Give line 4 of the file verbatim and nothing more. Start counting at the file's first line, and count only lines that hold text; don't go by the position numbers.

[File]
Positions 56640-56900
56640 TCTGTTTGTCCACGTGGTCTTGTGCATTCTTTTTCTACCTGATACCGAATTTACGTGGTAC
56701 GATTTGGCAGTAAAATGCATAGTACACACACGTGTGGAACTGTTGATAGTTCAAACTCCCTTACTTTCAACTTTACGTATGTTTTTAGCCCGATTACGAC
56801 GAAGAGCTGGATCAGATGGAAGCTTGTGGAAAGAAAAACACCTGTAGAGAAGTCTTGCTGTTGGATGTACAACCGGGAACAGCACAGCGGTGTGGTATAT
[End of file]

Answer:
56801 GAAGAGCTGGATCAGATGGAAGCTTGTGGAAAGAAAAACACCTGTAGAGAAGTCTTGCTGTTGGATGTACAACCGGGAACAGCACAGCGGTGTGGTATAT